As much as I love Christmas movies, they aren’t all created equal. While the list of classics is nice and long, every once in awhile we get a dud. Just last year we got one outrageously hilarious, The Night Before, and one absolutely horrific, Love the Coopers. This year we get another duo of Christmas movies and once again, one is way better than the other. The good news is, Office Christmas Party is no Love the Coopers. The bad news, it’s no Night Before either.
Directors Josh Gordon and Will Speck are no strangers to comedy, but they can’t ever seem to make one worth remembering. Falling right alongside their previous efforts — Blades of Glory and The Switch — only the most hardcore Will Ferrell fans will remember Blades and you’d be hardpressed to find anyone who even saw The Switch. One thing is for sure, Gordon and Speck must have loved working with stars Jason Bateman and Jennifer Aniston because the band is back together again, but the results are as lackluster as ever.
Data storage company Zenotek is getting ready for the holidays. None more so than branch president Clay Vanstone (T.J. Miller) as he is hard at work putting the finishing touches on this year’s holiday party. Leave it to Clay’s ballbusting sister Carol (Aniston) to try to ruin the fun. After closing the Florida branch, she’s set her sights on Clay’s in a case of bitter sibling rivalry. Lucky for Clay, he’s caught wind that a potential client, Walter (Courtney B. Vance), is in town and Carol gives him one more day to save himself and his employees. Now, Clay joins forces with his Chief Technical Officer Josh (Bateman) and their smartest employee, Tracey (Olivia Munn), to save the branch and have the greatest non-denominational holiday mixer ever.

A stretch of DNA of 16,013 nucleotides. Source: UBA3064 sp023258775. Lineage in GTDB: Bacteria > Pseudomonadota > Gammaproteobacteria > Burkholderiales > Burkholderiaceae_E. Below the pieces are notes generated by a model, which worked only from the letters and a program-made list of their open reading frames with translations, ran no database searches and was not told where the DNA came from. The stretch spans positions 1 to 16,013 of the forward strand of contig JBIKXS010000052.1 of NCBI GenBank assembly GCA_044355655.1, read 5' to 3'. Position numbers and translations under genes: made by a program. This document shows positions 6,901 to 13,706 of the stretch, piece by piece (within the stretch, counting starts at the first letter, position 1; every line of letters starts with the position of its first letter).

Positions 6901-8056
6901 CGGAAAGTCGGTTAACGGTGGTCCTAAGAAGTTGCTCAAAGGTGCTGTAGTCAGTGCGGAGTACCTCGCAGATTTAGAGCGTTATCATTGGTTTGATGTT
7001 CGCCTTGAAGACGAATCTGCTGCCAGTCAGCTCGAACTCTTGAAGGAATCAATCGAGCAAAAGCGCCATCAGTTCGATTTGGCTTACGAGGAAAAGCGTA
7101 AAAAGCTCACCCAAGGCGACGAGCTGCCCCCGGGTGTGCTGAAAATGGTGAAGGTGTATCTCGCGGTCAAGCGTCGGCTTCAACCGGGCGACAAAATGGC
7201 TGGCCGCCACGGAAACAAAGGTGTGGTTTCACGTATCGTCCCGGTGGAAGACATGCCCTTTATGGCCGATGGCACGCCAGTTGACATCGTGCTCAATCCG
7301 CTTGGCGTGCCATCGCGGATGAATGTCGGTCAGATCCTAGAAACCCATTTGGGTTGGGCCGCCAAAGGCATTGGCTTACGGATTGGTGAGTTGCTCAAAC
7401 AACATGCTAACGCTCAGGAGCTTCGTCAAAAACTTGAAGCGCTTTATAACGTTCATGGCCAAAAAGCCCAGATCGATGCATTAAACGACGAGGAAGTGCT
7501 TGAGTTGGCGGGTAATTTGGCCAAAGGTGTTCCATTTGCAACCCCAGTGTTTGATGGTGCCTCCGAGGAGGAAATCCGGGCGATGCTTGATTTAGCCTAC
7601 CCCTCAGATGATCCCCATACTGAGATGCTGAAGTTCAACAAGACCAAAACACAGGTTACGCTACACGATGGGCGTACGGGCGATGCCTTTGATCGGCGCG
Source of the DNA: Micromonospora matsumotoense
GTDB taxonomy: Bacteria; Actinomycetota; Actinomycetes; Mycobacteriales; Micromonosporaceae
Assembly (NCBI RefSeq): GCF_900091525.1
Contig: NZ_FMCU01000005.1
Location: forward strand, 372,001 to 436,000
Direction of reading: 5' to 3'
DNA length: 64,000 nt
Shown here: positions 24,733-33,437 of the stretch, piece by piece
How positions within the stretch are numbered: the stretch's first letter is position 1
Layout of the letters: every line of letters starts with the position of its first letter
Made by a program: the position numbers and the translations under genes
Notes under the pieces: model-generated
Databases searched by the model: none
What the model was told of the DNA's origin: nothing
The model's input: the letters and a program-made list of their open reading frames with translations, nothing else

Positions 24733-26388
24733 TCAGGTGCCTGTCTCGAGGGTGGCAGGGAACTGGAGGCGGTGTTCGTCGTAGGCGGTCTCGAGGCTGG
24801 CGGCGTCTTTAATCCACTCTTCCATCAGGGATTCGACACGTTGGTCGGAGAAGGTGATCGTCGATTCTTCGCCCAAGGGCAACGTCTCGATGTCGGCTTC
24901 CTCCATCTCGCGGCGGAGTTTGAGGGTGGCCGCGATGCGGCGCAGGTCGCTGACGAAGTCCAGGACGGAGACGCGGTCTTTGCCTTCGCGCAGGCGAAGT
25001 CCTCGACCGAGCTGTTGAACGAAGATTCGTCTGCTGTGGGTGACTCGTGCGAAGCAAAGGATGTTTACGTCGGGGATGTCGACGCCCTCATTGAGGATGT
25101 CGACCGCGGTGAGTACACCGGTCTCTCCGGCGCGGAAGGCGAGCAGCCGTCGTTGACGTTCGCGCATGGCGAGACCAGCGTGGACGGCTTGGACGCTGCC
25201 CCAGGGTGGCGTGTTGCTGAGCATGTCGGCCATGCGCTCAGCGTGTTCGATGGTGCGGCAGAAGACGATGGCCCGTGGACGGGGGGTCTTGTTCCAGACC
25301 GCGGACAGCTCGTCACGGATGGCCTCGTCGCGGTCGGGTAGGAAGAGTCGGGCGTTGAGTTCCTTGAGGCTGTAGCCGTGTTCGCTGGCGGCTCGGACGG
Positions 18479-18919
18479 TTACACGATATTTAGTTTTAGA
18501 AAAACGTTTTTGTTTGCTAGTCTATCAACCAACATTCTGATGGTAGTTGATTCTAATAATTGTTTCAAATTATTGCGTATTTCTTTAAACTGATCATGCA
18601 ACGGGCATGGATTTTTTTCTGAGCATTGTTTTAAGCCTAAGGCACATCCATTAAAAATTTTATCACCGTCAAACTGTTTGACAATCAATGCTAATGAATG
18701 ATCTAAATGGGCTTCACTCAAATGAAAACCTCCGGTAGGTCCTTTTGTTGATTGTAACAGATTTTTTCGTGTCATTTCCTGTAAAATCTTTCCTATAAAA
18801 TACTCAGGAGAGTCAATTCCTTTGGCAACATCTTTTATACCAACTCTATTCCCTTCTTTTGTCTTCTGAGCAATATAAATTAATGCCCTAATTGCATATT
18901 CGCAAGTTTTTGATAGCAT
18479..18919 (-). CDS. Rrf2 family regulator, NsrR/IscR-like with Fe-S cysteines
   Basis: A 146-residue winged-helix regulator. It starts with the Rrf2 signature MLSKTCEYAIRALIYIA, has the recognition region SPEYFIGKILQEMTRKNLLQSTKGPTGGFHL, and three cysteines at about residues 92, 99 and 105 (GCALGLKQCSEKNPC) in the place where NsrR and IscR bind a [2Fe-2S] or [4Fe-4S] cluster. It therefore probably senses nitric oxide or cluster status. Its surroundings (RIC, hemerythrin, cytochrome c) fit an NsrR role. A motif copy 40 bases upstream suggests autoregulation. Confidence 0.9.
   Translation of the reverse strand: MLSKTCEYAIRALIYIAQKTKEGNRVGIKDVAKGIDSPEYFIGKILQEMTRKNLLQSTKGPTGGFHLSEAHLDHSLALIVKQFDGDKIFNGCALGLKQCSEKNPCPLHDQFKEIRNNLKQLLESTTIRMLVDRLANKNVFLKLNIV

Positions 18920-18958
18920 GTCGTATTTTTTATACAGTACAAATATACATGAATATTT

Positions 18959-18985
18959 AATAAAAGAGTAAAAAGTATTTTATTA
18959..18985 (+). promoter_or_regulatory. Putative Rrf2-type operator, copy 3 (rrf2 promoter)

Probably the biggest problem with Office Christmas Party is the amount of subplots Gordon and Speck try to juggle. Besides Clay’s misadventures, the film is also stuffed with Josh dealing with his divorce and a possible office romance with Tracey, Clay’s admin Allison (Vanessa Bayer) bouncing between her own romances with Fred (Randall Park), and Nate (Karan Soni) who is also embroiled with an escort (Abbey Lee) and her pimp, Trina (Jillian Bell). And there’s also a constant battle with HR, in the form of Mary (Kate McKinnon).
The few bright spots are unsurprisingly delivered by Miller, McKinnon, and Bell. As for the rest of the cast, they’re left grasping at straws with the writing trio of Justin Malen, Laura Solon, and Dan Mazer guilty of one of the least funny screenplays of the year. It’s already been a rough year for comedies, but you can’t blame the cast for trying. Miller almost singlehandedly saves the movie. Almost. I love Christmas movies, but Office Christmas Party is no new classic and I doubt I’ll ever revisit it. File this one under “Ghosts of Christmas Movies Past.”